Tuesday, October 31, 2006

Medical Device Awards: Gold Electrode Awards for 2006

[Click on Post Title for Link to External Article]

Apparently these awards were established in 2004 by Neurotech Reports [http://www.neurotechreports.com]. The awards are categorized as follows:

1. Best New Product
2. Most promising start-up firm
3. Neurotechnology Researcher of the Year
4. Most valuable non - profit organization
5. Most useful financial professional

I guess the only award I had a problem with was the "useful" professional award. Useful seems to be a little derogatory, doesn't it? Well, you have to ask the Neurotech Report guys that.

Anyway, if you are in the Neurotech business, and as a start up, would like some publicity, you might want to compare, contrast and compete for the awards. You can find this year's recipients by reading the linked article on the title.

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Monday, October 30, 2006

Nepal's Mysterious Disease - Something you would like solved soon

[Click on Post Title for Link to External Article]

People like mysteries, and I am no stranger to this emotion. However, there are some mysteries that spring up in unlikely locations. They are also unpleasant for those "suffering" the mystery.

Such is this strange affliction. Though the article itself does not provide a lot of information on the disease, I hope they follow up and let us know what is going on. I wish we had more forensic scientists - medicos, who would rapidly study and identify the disease, so that treatments will be more forthcoming!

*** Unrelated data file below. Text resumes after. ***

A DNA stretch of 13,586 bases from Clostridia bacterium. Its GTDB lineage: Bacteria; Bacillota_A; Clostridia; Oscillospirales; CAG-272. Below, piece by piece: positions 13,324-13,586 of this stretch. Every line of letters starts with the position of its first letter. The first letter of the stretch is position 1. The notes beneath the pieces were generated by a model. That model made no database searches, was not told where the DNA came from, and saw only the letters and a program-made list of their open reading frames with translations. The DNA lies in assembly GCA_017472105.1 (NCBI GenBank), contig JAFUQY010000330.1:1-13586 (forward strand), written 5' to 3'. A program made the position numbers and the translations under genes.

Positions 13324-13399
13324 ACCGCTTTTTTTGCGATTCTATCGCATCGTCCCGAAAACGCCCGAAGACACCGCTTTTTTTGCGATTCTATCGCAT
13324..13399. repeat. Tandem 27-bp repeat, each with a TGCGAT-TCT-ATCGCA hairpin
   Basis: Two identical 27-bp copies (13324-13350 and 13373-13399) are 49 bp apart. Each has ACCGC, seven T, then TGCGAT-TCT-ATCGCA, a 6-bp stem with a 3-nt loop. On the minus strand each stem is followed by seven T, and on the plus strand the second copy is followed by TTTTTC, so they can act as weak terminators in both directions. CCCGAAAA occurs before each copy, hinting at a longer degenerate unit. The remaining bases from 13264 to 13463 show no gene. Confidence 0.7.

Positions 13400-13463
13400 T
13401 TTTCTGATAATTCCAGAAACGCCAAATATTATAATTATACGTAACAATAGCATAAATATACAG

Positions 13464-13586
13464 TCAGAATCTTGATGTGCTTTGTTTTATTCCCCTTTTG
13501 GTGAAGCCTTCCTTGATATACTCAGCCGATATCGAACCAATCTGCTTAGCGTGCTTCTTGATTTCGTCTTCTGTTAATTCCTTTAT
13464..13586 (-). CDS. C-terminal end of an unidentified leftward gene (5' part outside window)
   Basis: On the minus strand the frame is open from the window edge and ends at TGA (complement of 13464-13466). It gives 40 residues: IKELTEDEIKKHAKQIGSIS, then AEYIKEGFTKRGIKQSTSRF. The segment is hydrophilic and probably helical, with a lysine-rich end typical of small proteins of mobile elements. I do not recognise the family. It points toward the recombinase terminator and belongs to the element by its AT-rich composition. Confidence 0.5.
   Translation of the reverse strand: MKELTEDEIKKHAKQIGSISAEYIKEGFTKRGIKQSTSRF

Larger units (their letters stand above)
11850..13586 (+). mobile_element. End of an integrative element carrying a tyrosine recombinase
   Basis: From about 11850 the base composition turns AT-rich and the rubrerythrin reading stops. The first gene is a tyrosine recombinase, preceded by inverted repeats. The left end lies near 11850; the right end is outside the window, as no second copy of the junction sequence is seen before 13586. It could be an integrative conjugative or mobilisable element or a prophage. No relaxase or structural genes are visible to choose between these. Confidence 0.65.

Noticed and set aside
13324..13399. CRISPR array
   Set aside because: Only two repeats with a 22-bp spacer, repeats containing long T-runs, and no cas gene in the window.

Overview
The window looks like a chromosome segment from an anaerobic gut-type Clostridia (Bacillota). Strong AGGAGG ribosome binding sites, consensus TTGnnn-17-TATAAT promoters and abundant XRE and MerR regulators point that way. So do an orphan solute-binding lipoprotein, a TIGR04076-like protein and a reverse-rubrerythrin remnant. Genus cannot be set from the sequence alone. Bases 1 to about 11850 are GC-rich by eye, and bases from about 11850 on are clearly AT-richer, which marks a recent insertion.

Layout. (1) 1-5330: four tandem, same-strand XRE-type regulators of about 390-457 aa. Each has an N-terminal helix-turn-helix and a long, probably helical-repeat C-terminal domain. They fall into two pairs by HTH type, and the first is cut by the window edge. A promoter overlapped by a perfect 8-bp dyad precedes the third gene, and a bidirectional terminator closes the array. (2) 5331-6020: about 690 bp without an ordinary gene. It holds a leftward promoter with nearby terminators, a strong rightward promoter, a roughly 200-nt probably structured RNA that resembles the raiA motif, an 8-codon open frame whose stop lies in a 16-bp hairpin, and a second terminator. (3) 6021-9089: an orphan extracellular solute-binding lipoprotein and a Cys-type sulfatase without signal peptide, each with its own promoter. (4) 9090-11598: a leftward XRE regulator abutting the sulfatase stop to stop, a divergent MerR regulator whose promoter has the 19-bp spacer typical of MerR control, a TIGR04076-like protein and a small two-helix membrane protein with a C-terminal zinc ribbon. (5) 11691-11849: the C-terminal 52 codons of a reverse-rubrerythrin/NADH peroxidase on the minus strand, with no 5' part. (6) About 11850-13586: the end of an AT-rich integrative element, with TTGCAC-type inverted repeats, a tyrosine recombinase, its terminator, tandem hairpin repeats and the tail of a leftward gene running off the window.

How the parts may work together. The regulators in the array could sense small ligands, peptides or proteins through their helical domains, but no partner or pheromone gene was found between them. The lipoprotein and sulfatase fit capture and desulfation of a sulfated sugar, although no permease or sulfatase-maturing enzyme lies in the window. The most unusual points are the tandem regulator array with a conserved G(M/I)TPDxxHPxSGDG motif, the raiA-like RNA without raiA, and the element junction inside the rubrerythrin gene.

I will follow up and write about anything I learn...

Follow Up:

Source: http://timesofindia.indiatimes.com/articleshow/255207.cms


Number of Patients: 500

Mortalities: 36

Location: Fattehpur Village - 23. Others in random locations.

Period of Infection: Under a week as on day of report (Oct. 31, 2006)

Symptoms: high fever, body ache and loss of consciousness

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Thursday, October 26, 2006

Here is a new Medical Device Mystery for you

[Click on Post Title for Link to External Article]

A medical device mystery. Encore is a company that Blackstone [Blackstone Capital Partners] wants to take private. Well that is clear. But why hide the name of the company they are buying? I guess it is some orthopedic company, and they don't want competition....

Or they think competition might undervalue or overvalue what they are buying. But is it fair to not disclose who or what is being purchased? Does privacy of the individual extend to companies? Well, I don't know, but I am sure the SEC does.

I don't know about you, I am just biting my nails, waiting for the finish line to this one.

Encore - http://www.encoremed.com/

Blackstone Capital Partners - http://www.blackstone.com/

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Friday, October 20, 2006

What are the longest, most well - survived organisms on the planet?

[Click on Post Title for Link to External Article]

It looks like an episode out of StarTrek or some other strange Sci Fi program. A bacterial life form, on our own planet that braces itself against radiation and other tough circumstances and reproduces once in a very, long, long time..

Interesting life forms like this may exist elsewhere, on our very planet. They might provide us clues to life on other planets. They might also teach us how to fight radiation and other adversities. Adversities we ourselves could very well cause upon ourselves through pollution...

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Tuesday, October 17, 2006

Engineering Harry Potter - The Cloak is getting ready...